Jennifer S. Simonson, OD, FCOVD
Boulder Valley Vision Therapy
1790 30th Street, #311
Boulder, CO 80301
Divergence Excess: Divergence excess (DE) can be described clinically as exophoria or exotropia at far greater than the near deviation by at least 10 prism diopters (PD).
The prevalence of DE is approximately 0.03 percent of the population, and it is more common in women (60-70% of cases) and those of African ancestry.
- DE strabismus has a strong hereditary predisposition.
- The deviation is often first noticed in children less than 18 months of age. In general, surgery is recommended based on the frequency of time that the eye turns, not the amount of eye turn; surgery is typically recommended at age 3.
- Progression may occur throughout life, but typically at about 6 years of age, the deviation becomes more noticeable because of an increase in both the frequency and extent of the deviation.
- The closing of an eye in bright sunlight may be pathognomonic of DE.
- Usually the deviation is monocular (one eye turns).
- Patients usually have a NORMAL near point of convergence (NPC).
- They have normal Base-out fusional ranges at near.
- Vision is typically normal in each eye.
- Normal stereopsis (depth perception) at near.
- Patients may have
- Suppression of the deviating eye
- Double vision with Normal Correspondence (NRC)
- Single vision with Anomalous Correspondence (ARC): If ARC occurs when an eye deviates; the DE patient has an extension of the binocular field known as panoramic viewing.
- The angle of eye turn is typically 30 prism diopters.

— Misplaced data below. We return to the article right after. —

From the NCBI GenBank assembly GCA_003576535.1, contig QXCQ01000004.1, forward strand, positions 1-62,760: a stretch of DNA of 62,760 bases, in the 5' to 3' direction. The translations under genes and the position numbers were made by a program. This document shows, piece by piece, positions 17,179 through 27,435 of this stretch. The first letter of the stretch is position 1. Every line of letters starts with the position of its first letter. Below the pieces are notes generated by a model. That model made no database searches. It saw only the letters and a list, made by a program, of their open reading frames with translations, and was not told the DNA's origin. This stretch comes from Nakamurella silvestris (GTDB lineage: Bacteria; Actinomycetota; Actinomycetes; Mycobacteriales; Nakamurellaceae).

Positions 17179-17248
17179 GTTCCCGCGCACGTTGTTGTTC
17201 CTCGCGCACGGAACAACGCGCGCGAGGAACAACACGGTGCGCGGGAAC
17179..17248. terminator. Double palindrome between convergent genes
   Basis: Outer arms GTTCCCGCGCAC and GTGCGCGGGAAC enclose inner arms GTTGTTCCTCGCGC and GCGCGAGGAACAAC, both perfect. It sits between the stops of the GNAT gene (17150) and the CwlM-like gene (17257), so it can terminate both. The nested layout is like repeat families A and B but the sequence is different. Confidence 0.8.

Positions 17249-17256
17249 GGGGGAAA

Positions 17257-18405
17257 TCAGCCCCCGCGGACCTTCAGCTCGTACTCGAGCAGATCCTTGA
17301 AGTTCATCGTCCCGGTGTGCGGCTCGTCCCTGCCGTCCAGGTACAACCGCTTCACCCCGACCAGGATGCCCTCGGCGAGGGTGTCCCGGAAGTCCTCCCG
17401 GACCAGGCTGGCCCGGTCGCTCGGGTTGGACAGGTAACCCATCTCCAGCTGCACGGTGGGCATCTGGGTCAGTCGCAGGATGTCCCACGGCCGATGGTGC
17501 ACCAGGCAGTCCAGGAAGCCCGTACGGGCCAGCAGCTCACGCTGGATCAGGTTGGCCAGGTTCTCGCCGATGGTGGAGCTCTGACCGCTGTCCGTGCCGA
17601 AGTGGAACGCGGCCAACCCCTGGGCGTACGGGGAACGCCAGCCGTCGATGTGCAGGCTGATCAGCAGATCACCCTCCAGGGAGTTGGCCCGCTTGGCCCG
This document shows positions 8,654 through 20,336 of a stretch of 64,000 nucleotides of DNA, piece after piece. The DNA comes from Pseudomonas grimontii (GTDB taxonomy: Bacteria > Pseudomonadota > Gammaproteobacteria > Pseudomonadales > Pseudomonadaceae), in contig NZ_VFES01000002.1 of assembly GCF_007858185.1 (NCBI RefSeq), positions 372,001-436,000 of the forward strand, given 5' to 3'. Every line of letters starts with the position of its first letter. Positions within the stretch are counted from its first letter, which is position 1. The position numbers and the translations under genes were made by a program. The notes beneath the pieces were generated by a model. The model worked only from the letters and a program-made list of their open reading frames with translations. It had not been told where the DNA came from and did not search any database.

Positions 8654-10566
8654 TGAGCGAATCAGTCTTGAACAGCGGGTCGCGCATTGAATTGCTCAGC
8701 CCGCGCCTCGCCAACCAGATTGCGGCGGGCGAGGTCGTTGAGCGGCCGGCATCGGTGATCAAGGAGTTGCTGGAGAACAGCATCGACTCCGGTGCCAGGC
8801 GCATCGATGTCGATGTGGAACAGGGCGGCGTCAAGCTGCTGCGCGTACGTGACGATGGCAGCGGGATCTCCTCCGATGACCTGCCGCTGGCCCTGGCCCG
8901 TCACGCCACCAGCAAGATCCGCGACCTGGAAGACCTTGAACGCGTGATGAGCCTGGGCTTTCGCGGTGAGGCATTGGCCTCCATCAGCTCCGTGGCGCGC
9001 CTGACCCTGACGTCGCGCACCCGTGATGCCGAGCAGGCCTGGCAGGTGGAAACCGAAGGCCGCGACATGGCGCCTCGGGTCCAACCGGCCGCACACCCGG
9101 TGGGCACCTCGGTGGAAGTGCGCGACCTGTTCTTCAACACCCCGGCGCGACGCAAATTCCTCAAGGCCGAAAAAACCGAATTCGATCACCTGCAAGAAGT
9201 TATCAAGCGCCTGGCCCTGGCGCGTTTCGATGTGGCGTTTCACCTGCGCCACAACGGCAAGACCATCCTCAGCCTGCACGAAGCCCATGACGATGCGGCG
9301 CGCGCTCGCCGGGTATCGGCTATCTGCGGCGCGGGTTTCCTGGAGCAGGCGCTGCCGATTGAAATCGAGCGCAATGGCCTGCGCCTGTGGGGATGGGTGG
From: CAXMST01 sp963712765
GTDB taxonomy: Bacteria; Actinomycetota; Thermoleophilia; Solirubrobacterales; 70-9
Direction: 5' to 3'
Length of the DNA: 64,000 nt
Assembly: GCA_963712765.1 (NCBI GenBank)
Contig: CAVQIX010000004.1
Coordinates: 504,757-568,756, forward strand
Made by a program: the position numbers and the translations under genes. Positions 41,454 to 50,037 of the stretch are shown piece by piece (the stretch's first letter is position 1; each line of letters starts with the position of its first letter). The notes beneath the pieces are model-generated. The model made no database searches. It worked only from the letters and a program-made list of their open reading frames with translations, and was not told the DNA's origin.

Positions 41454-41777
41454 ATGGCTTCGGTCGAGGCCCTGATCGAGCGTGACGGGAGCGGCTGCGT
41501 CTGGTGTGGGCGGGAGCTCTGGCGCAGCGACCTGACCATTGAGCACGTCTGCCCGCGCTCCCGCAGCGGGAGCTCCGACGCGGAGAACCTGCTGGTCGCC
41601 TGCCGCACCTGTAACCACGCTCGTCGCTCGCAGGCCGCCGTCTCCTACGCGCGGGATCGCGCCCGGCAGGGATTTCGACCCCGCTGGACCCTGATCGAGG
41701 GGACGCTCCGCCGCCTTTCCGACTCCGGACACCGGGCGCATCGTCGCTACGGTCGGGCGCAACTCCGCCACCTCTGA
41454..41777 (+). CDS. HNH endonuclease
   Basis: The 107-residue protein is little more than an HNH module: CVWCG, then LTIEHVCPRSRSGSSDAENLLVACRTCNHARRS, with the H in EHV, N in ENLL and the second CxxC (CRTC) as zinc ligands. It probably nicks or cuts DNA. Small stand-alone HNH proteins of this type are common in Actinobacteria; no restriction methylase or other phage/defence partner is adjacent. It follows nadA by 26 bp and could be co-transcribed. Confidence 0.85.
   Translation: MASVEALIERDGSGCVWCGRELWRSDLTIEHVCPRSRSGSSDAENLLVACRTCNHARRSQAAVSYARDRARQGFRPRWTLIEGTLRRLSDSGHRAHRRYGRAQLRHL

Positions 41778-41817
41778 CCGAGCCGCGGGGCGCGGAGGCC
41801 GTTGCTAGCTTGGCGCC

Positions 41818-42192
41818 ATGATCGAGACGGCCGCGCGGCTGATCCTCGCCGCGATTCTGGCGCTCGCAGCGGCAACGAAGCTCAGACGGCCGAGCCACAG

- Asymptomatic: when the deviation occurs with either deep suppression or anomalous correspondence, no eyestrain or discomfort is typically present.
- Asthenopia (eye strain) is present when the patient has diplopia (double vision).
- Some DE patients complain of distance blur because they over accommodate to keep their eyes aligned.
- Without treatment, some of these deviations may decompensate and become strabismic, resulting in the loss of stereopsis and the development of suppression.
- This risk is greatest in children 0-2 years of age because ocular alignment is a prerequisite for the development of normal binocularity.
- When an eye is occluded for 45 minutes, 60% of patients will become strabismic at near to the same angle as their distance deviation.
- Treatment of non-strabismic vergence anomalies can be completed at any age.
- The success rate for vision therapy treatment is 90%.
*note that surgery has not shown physiological support of mechanical causes – the extra ocular muscle insertions are normal. Surgery caries risk of inducing near esotropia.
VISION THERAPY TREATMENT OF DIVERGENCE EXCESS
Divergence Excess Treatment is often treated differently than other types of Exotropia (outward eye turn).
- When accommodation is relaxed, so is convergence.
(AC/A) Accommodative Convergence per diopter of Accommodation (Δ/D) Ratio:
- AC/A is typically 16Δ/D in a DE patient if distance and near measurements are compared
- AC/A is only 3.5 Δ/D in a DE patient if gradient testing is used (Plano phoria compared to +1.00 for example)! This is NORMAL (4 Δ/D is typical).
- Duane’s Theory: the exotropia is NOT due to relaxation of the medial rectus muscles, but due to active divergence of the lateral rectus muscles.
- Divergence goes beyond a range the patient is able to fuse.
Flax Theory: Due to near point stress and strain, the patient has poor fusional skills. This manifests as poor control over coordinating relaxation of accommodation AND divergence. Sensory fusion is developed, but motor alignment is inconsistent.